This past weekend I went to a family bat mitzvah in the DC area. It was an intense weekend, full of family balagan, but one of the most remarkable parts about the weekend, for me at least, was the dvar Torah that Rabbi Michael Feshbach gave on Friday night.
Rabbi Feshbach spoke, among other things, about Dr. George Tiller, and about the Jewish response to abortion. He reviewed sources that stretched from the Biblical, to the rabbinic, to the contemporary, going so far as to quote Rabbi Avi Weiss, not something you expect to see at a Reform Temple. He talked about the way different Jewish denominations have responded to the issue of abortion, and about he was frank about the ways in which the Reform movement has departed from traditional halakha, and why.
I’ll admit, I found myself squirming, at times. My 13-year-old cousin was sitting in the front row, and while I certainly want her to be educated about abortion rights and Jewish responses to abortion, I found myself wishing that Rabbi Feshbach had chosen a different occasion to make this particular speech. I’m pretty sure I could feel my great aunt cringing from half a room away. But the thing is, at many shuls, there’s a bar or bat mitzvah every week, so if the rabbi is ever going to talk about things like abortion, it’s going to have to happen at someone’s bar or bat mitzvah.And let me be clear: if your rabbis isn’t talking about these issue, things like abortion, and safe sex, then in my opinion, your rabbi is doing you a disservice. It’s hard to talk about these things. Either way you come down on controversial issues related to sex and sexuality it makes people uncomfortable. But clergy–rabbis, priests, reverends, ministers, imams, etc–have, (in my opinion) an obligation to address these issues with their congregations. These are issues that most if not all of us will personally grapple with at some point in our lives, and if we’re the kind of people who regularly show up at shul, church or mosque, then we deserve to know what our tradition says about these issues. And we need to be ready to hear things that we won’t like, and we need to be comfortable looking for new interpretations.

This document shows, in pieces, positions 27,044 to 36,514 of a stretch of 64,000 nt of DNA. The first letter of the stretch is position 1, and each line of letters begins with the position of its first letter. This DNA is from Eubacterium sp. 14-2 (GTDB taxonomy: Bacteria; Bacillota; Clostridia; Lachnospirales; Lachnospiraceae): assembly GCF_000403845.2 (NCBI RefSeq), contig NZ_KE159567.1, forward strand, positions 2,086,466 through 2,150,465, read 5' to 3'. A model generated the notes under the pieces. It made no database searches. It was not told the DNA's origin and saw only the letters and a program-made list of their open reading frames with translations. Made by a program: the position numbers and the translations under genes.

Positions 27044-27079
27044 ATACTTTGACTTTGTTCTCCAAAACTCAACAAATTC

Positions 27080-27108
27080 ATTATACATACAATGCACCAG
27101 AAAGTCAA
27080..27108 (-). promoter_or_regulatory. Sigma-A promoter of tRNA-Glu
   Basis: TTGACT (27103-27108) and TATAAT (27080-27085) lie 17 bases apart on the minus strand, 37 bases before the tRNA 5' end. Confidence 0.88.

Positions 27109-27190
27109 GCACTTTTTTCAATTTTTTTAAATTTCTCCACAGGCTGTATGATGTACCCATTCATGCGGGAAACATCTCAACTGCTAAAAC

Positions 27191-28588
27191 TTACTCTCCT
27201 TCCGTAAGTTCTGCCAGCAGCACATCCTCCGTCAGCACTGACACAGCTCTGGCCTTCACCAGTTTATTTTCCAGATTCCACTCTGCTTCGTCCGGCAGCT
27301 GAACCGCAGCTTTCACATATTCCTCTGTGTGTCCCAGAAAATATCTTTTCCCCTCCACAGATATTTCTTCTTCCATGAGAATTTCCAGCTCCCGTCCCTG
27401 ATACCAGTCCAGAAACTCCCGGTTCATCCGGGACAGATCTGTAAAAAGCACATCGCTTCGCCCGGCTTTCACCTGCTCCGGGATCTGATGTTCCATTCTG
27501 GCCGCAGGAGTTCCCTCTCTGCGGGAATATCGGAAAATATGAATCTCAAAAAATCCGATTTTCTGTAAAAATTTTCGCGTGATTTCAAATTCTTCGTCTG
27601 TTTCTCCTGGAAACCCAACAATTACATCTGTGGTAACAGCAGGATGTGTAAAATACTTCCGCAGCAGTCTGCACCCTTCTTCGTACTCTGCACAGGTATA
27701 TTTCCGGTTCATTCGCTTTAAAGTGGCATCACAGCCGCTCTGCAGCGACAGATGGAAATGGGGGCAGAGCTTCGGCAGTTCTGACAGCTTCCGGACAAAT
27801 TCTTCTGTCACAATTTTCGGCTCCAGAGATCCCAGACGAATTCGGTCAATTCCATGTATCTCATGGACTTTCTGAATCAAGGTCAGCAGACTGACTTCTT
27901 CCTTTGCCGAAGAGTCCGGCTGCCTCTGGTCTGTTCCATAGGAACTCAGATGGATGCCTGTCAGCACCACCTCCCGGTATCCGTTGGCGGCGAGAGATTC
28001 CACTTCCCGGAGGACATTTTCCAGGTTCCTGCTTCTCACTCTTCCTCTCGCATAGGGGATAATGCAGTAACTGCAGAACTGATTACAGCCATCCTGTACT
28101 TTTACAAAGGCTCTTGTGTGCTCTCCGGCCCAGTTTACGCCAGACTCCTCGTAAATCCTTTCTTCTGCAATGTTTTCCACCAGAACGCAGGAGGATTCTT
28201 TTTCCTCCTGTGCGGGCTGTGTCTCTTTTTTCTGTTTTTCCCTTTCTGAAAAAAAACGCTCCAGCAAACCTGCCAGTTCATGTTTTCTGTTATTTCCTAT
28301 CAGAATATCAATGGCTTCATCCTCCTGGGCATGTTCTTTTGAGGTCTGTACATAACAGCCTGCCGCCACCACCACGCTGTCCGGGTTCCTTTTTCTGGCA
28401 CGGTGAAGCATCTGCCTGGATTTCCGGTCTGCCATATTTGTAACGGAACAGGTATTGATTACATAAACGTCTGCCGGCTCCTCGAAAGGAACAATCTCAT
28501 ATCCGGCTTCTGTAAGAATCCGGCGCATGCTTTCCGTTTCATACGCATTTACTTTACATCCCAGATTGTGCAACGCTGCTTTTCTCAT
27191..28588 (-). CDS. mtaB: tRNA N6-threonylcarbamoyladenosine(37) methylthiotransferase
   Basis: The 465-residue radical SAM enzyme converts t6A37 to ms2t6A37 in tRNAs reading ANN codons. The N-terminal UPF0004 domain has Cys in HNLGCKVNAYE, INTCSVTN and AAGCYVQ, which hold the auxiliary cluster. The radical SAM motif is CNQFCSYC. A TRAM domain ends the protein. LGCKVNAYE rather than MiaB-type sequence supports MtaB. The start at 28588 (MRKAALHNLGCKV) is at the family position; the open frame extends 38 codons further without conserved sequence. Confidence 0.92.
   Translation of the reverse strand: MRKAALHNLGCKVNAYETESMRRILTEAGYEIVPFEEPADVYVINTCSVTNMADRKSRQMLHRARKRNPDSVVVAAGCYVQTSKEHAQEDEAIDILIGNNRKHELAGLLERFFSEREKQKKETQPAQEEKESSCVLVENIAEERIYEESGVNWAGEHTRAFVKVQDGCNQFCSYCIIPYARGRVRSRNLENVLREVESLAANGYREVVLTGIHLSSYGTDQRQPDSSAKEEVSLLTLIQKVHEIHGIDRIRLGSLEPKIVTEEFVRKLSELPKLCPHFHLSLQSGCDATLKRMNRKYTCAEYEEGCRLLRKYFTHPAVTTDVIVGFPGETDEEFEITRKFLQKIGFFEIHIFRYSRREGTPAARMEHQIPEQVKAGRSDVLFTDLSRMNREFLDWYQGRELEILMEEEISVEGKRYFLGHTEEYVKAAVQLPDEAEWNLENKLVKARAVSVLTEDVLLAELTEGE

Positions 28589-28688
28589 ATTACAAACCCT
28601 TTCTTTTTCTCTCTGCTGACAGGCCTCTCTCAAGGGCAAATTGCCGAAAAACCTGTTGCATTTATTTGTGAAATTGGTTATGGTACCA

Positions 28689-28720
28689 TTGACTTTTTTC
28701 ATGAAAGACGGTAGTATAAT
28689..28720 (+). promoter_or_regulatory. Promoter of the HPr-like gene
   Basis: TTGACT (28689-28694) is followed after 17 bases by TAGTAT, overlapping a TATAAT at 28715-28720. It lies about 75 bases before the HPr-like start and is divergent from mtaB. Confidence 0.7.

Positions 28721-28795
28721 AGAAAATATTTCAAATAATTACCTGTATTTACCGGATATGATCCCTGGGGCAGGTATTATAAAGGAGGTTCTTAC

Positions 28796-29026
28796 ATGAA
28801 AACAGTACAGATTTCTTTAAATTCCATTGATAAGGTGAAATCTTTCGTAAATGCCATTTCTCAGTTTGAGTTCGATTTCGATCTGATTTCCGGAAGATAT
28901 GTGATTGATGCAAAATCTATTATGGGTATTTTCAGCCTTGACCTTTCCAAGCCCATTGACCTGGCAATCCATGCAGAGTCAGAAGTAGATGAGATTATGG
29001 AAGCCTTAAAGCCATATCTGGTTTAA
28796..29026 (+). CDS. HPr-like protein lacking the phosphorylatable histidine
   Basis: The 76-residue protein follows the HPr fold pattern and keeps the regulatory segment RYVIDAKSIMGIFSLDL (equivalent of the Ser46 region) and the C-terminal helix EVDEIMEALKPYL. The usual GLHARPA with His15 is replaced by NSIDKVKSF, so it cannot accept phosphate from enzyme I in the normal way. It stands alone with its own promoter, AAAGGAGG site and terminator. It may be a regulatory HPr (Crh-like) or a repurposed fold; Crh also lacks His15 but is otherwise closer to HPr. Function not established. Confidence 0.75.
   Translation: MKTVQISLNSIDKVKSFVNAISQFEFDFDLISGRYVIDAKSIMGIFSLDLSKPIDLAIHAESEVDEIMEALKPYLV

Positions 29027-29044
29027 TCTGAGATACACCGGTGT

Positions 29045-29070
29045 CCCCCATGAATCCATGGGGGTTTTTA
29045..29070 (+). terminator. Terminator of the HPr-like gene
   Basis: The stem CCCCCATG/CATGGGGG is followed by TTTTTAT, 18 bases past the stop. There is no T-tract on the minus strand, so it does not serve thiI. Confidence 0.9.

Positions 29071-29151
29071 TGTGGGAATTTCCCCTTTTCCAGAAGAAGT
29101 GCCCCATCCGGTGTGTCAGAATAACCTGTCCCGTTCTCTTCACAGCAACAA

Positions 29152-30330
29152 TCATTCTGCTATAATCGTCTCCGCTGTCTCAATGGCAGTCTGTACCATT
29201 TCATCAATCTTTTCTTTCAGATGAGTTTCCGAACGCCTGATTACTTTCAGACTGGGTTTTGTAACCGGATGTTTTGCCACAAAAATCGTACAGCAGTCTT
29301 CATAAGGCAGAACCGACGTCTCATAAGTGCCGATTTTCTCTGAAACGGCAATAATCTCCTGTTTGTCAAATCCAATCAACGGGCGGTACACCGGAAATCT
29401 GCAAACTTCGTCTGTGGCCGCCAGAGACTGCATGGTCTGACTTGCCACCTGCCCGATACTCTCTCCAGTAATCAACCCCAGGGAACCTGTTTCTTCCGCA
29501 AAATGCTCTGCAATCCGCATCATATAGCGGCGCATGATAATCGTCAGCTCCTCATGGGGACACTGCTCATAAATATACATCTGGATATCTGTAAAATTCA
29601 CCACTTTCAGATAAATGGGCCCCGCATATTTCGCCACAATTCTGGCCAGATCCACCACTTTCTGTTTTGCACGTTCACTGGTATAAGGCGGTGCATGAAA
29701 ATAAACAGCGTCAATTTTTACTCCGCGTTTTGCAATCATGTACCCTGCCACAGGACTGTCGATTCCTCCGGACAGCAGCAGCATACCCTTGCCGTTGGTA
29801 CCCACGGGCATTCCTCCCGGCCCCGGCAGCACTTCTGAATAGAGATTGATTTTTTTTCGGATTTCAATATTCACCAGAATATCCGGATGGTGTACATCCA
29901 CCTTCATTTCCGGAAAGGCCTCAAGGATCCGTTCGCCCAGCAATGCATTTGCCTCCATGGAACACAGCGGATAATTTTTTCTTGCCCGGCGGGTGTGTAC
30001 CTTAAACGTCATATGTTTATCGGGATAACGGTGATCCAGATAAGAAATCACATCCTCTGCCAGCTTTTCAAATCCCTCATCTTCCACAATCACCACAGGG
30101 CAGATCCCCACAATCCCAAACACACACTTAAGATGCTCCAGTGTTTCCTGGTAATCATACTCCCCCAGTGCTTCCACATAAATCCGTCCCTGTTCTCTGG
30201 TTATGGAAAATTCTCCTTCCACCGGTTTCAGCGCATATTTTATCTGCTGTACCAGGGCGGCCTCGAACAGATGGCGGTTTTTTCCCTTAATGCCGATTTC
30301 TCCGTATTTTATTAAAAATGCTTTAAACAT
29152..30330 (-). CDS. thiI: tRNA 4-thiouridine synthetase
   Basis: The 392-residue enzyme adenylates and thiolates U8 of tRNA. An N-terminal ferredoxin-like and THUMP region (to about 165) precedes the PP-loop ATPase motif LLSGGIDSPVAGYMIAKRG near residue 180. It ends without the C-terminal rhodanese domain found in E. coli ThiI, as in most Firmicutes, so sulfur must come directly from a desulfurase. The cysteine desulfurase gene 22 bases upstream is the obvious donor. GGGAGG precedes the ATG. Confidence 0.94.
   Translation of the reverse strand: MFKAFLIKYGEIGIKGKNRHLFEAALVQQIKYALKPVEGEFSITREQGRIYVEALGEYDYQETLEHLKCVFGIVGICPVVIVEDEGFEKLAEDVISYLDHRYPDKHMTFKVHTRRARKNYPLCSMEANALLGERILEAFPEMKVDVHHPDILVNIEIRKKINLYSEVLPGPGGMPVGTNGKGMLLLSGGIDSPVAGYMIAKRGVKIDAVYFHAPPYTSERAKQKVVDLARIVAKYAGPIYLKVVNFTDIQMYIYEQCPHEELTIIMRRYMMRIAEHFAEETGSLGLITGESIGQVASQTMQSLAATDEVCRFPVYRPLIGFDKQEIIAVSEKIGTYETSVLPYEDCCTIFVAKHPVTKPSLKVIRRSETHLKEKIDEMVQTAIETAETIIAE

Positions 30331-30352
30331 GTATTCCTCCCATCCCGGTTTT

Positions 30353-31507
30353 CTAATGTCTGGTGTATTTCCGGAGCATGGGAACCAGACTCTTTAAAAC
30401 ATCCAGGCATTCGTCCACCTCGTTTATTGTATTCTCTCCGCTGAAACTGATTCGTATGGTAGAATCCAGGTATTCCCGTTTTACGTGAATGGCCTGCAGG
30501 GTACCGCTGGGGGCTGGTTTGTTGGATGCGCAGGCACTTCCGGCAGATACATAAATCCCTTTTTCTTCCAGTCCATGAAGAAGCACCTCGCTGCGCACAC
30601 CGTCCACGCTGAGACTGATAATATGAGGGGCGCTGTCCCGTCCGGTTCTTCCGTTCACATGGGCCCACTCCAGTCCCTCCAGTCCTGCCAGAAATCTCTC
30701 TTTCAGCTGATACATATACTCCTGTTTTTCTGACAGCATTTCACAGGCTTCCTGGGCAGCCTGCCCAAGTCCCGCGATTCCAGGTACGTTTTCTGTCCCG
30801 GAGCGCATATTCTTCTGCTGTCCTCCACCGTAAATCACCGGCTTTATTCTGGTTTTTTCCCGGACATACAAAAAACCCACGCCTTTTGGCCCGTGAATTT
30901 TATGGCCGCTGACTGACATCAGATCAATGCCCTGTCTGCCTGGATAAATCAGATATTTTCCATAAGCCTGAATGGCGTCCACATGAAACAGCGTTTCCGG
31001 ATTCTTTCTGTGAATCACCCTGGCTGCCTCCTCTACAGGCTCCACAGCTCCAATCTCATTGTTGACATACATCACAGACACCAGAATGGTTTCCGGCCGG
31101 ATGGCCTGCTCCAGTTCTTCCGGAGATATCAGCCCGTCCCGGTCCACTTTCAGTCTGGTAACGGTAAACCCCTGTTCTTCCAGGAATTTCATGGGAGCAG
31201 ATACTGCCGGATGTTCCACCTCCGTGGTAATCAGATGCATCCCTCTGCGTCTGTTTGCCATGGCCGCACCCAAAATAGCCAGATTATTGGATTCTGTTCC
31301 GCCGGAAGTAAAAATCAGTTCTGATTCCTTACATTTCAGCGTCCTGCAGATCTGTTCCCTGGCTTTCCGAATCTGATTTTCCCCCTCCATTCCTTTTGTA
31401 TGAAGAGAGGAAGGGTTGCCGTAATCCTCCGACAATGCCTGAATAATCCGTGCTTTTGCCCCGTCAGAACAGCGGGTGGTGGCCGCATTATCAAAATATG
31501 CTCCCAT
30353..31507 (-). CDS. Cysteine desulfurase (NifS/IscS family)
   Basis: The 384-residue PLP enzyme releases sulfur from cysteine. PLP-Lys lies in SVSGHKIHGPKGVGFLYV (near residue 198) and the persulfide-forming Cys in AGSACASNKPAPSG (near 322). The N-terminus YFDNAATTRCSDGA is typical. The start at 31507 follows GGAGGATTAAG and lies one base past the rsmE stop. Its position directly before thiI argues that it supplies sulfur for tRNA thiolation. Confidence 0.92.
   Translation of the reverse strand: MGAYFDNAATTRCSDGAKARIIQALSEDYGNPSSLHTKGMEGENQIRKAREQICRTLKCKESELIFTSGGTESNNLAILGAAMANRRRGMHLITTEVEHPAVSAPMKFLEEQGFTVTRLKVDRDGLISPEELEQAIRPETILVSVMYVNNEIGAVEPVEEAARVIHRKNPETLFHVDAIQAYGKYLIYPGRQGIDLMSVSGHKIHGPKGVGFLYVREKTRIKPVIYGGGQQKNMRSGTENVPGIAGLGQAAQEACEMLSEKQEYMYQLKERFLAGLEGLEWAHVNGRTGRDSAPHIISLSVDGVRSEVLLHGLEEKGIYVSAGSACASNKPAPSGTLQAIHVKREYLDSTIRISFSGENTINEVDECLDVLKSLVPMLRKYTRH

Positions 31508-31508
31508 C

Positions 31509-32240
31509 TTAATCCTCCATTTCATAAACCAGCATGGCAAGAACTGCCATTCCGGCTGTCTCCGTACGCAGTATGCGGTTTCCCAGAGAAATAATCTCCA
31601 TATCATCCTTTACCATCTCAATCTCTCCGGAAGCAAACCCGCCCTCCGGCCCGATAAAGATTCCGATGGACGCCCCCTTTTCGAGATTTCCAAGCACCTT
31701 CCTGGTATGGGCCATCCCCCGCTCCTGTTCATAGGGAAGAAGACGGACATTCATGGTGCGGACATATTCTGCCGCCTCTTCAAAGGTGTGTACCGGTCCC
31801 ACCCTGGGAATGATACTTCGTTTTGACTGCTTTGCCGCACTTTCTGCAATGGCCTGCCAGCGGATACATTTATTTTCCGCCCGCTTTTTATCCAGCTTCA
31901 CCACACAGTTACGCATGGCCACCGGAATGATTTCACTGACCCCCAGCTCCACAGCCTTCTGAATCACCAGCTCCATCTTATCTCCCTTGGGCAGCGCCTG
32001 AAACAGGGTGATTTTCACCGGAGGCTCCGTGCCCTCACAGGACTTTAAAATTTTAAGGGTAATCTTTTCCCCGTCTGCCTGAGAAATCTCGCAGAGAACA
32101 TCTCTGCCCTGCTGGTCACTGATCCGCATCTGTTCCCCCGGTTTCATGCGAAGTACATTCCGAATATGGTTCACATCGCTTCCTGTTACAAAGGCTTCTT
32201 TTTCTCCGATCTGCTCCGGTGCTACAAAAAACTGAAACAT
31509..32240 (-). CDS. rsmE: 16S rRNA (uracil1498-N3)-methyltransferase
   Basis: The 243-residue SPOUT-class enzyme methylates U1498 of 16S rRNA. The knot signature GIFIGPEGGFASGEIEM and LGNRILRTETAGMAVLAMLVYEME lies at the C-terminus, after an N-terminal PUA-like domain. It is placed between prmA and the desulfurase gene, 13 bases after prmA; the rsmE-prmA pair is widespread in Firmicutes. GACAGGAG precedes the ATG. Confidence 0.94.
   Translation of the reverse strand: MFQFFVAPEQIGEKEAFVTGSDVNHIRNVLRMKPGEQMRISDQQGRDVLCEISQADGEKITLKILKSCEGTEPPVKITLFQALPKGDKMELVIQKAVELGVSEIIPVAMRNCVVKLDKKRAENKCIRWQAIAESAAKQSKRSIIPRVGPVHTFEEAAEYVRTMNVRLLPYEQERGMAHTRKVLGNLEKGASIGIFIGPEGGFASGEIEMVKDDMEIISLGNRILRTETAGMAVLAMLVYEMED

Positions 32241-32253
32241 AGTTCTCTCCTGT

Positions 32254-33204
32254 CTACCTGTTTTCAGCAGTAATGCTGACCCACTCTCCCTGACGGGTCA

I didn’t love everything about Rabbi Feshbach’s sermon (why do rabbis always want to cram so much into one speech? Iran, the guard at the Holocaust museum, Pinhas and admitting mistakes were not necessary themes for his overarching point) but when it was over I was pretty impressed, not least by the balls it took to give the sermon at all. Well done.
If you want a frank discussion about similar issues at your shul, check out the Religious Coalition for Reproductive Choice, or just ask your rabbi.
In a weird coincidence, my family and I passed an abortion clinic on our walk from the hotel where we were staying to the shul. We literally walked between the volunteer escorts and the pro-life activists on our way to daven. I kind of wish Norman Rockwell had been there to see it.
Pronounced: baht MITZ-vuh, also bahs MITZ-vuh and baht meetz-VAH, Origin: Hebrew, Jewish rite of passage for a girl, observed at age 12 or 13.
Pronounced: MITZ-vuh or meetz-VAH, Origin: Hebrew, commandment, also used to mean good deed.
Pronunced: TORE-uh, Origin: Hebrew, the Five Books of Moses.